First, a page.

In Re OlanderAnnotate this Case
213 Kan. 282 (1973)
515 P.2d 1211
In the Matter of the Application of Gene M. Olander, County Attorney of Shawnee County, Kansas, by Lawrence P. Ireland, Assistant County Attorney of Shawnee County, Kansas, for an Order Authorizing Eavesdropping Pursuant to K.S.A. 1972 Supp. 22-2513. STATE OF KANSAS, Appellant, v. KELLY STEIN and FRED GALLION, Respondents.
Supreme Court of Kansas.
Opinion filed November 3, 1973.
Gene M. Olander, district attorney, argued the cause, and Vern Miller, attorney general, and Lawrence P. Ireland, assistant district attorney, were with him on the brief for the appellant.
John C. Humpage, of Topeka, argued the cause, and Robert L. Roberts, also of Topeka, was with him on the brief for the respondent.
The opinion of the court was delivered by
The defendant, E.K. Stein, to whom we shall refer either by name or as petitioner, is presently charged with commercial gambling in violation of K.S.A. 1972 Supp. 21-4304. The charges were filed January 1, 1973, but before a preliminary examination could be held Mr. Stein filed a motion in the Shawnee *283 District Court to suppress all evidence derived through an order authorizing eavesdropping issued by the Honorable Michael A. Barbara pursuant to K.S.A. 1972 Supp. 22-2513.
After hearing the motion, Judge Barbara overruled it on March 6, 1973. However, on a motion for rehearing the judge reversed his position, and on April 19th he entered judgment suppressing the evidence obtained through the eavesdrop order. The state appealed from Judge Barbara's order under the authority of K.S.A. 1972 Supp. 22-3603.
Background facts are as follows: On December 21, 1972, Lawrence P. Ireland, then assistant county attorney of Shawnee County, applied to Judge Barbara for an order authorizing eavesdropping. The application purported to be made by Gene Olander, the county attorney, by Mr. Ireland, but was signed, verified and presented by Ireland.
The record reflects that when Stein's motion to suppress was heard on February 28, 1973, the state offered evidence by Ireland that he filed the application at the express order and with the consent of Olander who was absent from the county at the time, being then engaged in prosecuting a criminal action in Johnson County. Stein apparently did not dispute this evidence and the trial court found the application was made in the county attorney's name but because of his absence from the county it was signed by an assistant who had express authority to file the same.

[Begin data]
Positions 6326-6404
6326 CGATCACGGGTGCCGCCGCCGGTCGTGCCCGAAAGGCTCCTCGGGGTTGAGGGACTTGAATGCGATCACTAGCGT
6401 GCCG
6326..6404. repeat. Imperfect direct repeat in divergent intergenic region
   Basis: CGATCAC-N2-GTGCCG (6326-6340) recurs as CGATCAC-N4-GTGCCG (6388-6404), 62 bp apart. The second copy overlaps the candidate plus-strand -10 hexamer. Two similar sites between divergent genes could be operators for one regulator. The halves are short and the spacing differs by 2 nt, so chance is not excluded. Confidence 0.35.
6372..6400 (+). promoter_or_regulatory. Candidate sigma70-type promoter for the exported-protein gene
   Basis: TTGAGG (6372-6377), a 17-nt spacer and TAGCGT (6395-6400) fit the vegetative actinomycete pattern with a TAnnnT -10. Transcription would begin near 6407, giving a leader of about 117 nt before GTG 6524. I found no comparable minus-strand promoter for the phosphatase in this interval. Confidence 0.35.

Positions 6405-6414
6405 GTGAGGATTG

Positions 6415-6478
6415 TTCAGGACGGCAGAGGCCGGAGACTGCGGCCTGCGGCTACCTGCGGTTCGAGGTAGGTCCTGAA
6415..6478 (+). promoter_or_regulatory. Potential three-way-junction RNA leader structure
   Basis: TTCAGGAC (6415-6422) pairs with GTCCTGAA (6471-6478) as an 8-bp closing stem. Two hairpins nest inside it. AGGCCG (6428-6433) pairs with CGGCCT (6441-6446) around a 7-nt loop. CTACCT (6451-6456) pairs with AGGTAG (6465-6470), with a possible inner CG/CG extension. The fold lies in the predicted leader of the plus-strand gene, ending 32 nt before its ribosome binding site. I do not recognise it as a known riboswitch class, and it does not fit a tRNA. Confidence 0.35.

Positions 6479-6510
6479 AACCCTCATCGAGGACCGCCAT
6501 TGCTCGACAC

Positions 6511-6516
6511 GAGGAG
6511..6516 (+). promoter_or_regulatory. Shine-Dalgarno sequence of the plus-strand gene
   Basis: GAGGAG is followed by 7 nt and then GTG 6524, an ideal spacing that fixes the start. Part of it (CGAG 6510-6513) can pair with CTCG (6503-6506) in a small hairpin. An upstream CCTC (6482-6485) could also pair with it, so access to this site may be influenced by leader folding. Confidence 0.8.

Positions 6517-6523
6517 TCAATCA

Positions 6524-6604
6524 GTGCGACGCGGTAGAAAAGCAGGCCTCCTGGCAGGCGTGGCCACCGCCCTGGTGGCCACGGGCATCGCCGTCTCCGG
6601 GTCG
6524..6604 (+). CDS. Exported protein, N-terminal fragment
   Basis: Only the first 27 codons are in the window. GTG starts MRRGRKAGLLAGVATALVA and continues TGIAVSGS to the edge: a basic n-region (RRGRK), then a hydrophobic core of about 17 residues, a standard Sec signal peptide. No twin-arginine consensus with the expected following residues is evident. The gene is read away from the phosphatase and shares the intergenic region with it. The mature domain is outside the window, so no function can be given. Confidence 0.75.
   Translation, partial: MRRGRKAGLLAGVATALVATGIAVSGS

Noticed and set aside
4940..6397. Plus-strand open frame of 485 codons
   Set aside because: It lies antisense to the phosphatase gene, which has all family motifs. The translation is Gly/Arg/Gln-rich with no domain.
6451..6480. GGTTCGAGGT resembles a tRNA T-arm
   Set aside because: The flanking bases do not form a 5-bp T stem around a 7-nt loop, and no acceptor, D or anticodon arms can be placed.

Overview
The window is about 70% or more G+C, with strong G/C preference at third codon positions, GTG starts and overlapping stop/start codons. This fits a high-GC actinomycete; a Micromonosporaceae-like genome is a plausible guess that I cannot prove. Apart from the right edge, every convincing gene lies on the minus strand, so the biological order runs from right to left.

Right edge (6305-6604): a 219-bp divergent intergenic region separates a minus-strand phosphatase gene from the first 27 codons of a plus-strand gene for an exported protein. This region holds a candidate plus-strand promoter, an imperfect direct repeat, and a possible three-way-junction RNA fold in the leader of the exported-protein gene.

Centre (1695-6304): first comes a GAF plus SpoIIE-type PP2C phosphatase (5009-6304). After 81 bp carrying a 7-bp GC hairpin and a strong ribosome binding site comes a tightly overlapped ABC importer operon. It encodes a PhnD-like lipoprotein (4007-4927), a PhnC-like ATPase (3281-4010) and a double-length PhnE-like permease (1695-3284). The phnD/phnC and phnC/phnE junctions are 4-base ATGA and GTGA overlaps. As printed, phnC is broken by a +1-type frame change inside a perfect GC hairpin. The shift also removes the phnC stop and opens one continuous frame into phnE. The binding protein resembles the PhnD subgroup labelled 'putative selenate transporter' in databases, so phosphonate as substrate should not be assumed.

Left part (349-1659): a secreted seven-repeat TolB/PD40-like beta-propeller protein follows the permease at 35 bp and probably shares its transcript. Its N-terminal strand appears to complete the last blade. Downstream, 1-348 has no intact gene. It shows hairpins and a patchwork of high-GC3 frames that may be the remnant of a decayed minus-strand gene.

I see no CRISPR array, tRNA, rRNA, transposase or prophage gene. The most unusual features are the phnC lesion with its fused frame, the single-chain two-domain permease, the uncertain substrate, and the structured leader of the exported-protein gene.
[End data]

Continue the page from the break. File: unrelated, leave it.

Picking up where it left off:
K.S.A. 1972 Supp. 22-2513 relates to and governs the issuance of orders authorizing eavesdropping. The statute reads in part:"An ex parte order authorizing eavesdropping, as defined in K.S.A. 1969 Supp. 21-4001, may be issued by any justice of the supreme court or by any district judge as herein provided. "(1) The attorney general, an assistant attorney general or a county attorney may make an application to any of the above specified magistrates for an order authorized [sic] eavesdropping when the information to be obtained may provide evidence of the commission of any of the following offenses:
"(g) Commercial gambling;
.............."(2) The magistrate to whom application for an order authorizing eavesdropping is addressed shall examine, under oath, the applicant and any other witness he may produce and shall satisfy himself that there are reasonable grounds and probable cause therefor before granting such application and that there are no other means available for obtaining the evidence and that *284 the evidence to be obtained is essential to the solution or prevention of the crime or may assist in the prosecution thereof...."
In sustaining petitioner's motion to suppress the evidence obtained through the eavesdrop order, the trial court declined to rule on whether the county attorney might delegate his authority to apply for the order to an assistant county attorney. Instead, the court based its ruling on the premise that the record of the proceedings had when the order was issued must have contained a showing that Mr. Olander, the statutory designee, had authorized the assistant county attorney to make the application. Because the record of the December 21st hearing, at which the eavesdrop order was issued, was completely void of any showing that Olander was not available, or that he had approved, consented to, or authorized Ireland to apply for the order, the trial court felt it "must find there was no delegation, no valid showing at this time." In coming to this conclusion the court rejected the state's contention that a showing of authority might be supplied by evidence adduced at a hearing held after the order was issued.